Stress itself is neither positive nor negative. It is simply energy under force. It is how we use it that makes it limiting or empowering. When we are able to use stress to our benefit it motivates us to achieve our goals and outcomes. It gets our adrenaline flowing, keeps our energy high and helps us to keep focused. It engenders our sense of passion for what we are doing and provides the drive we need to achieve. Without stress we can find it difficult to get going and may leave things to the last moment so the pressure to meet the deadline forces our performance.
When stress becomes limiting it impedes our energy flow and causes a wide range of mental, physical and emotional consequences. Yet despite all that is known about stress we often maintain “it could never happen to me” and refuse, either consciously or unconsciously, to recognise or accept the symptoms. We don’t hear others when they suggest we might be suffering from stress and can feel there’s something shameful or inadequate about admitting we are no longer able to perform as well as we did. We may believe in today’s climate that a level of stress is only to be expected and there is little we can do about it. It may even be that we get some sort of strange satisfaction from feeling we’re the only person around here who holds things together and gets things done and that the stress we’re under is a worthwhile price to pay.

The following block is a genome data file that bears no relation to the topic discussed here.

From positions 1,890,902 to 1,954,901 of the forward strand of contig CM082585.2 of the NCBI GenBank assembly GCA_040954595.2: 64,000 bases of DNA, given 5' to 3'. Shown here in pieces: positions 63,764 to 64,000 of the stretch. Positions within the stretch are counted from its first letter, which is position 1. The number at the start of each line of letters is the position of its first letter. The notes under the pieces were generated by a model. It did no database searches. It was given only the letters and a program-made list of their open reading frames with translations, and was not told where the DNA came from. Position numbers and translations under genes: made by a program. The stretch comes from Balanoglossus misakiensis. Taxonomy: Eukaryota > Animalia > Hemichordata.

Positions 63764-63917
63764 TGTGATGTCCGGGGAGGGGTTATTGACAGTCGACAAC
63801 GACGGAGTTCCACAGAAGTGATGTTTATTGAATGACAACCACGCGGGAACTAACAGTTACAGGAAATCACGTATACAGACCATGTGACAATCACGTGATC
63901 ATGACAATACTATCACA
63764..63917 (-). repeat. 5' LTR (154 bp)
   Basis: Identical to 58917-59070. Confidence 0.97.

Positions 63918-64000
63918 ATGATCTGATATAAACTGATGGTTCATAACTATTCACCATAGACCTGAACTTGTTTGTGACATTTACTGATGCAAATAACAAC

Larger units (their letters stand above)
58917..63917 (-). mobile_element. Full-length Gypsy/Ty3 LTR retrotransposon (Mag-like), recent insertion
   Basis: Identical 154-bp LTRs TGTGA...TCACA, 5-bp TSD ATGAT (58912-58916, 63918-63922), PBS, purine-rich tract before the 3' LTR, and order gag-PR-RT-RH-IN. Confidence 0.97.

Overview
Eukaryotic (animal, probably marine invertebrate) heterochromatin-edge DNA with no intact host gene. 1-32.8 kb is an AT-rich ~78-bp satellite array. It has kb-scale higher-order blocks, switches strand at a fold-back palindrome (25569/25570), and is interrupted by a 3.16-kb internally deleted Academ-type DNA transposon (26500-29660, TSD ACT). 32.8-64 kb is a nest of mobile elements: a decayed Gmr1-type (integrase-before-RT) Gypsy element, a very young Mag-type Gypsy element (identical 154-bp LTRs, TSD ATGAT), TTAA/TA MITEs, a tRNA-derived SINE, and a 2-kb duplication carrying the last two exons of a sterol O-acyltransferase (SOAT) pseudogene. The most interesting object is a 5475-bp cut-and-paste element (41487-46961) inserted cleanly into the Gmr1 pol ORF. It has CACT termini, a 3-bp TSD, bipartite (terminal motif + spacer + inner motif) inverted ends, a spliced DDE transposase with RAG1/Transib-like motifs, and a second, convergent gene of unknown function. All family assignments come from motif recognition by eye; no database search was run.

Even if we are prepared to acknowledge that stress is causing us a problem, the strategies we use to deal with it are often not the most effective because they are not based on an accurate diagnosis of its the source: Is our stress arising from our environment for example, or because we lack the appropriate skills and capabilities to do something? Are negative beliefs about what we are trying to achieve getting in the way? Does the issue conflict with our image of our self, our self esteem, our self-identity? Are we finding it difficult to see how what we are trying to achieve contributes to our vision (for life, for our business) or is our stress coming in some way from our behaviour or actions? Is it something we are somehow generating ourselves?
Unless we fully understand the causes of our stress we’re likely to restrict our actions to dealing only with its symptoms and, whilst there is no denying this can be of benefit, it misses the point. For just as we would want to get to the root cause of a problem, for example, with a product or a customer in order to find the best solution, why wouldn’t we do the same with our own sense of well being and health?